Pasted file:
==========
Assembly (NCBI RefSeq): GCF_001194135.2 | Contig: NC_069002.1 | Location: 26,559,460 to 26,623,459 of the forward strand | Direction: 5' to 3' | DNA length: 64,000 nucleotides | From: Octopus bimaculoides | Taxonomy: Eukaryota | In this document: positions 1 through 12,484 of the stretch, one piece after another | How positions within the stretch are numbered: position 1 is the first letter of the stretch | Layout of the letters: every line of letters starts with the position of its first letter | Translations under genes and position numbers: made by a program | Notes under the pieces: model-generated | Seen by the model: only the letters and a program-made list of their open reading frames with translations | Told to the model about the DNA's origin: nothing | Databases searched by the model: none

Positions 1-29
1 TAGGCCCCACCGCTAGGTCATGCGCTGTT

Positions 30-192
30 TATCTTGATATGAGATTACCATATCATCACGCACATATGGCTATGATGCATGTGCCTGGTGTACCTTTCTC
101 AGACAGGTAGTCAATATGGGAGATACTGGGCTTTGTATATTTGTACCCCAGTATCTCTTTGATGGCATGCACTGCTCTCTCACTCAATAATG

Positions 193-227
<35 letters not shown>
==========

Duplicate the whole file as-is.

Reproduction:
Assembly (NCBI RefSeq): GCF_001194135.2 | Contig: NC_069002.1 | Location: 26,559,460 to 26,623,459 of the forward strand | Direction: 5' to 3' | DNA length: 64,000 nucleotides | From: Octopus bimaculoides | Taxonomy: Eukaryota | In this document: positions 1 through 12,484 of the stretch, one piece after another | How positions within the stretch are numbered: position 1 is the first letter of the stretch | Layout of the letters: every line of letters starts with the position of its first letter | Translations under genes and position numbers: made by a program | Notes under the pieces: model-generated | Seen by the model: only the letters and a program-made list of their open reading frames with translations | Told to the model about the DNA's origin: nothing | Databases searched by the model: none

Positions 1-29
1 TAGGCCCCACCGCTAGGTCATGCGCTGTT

Positions 30-192
30 TATCTTGATATGAGATTACCATATCATCACGCACATATGGCTATGATGCATGTGCCTGGTGTACCTTTCTC
101 AGACAGGTAGTCAATATGGGAGATACTGGGCTTTGTATATTTGTACCCCAGTATCTCTTTGATGGCATGCACTGCTCTCTCACTCAATAATG

Positions 193-227
<35 letters not shown>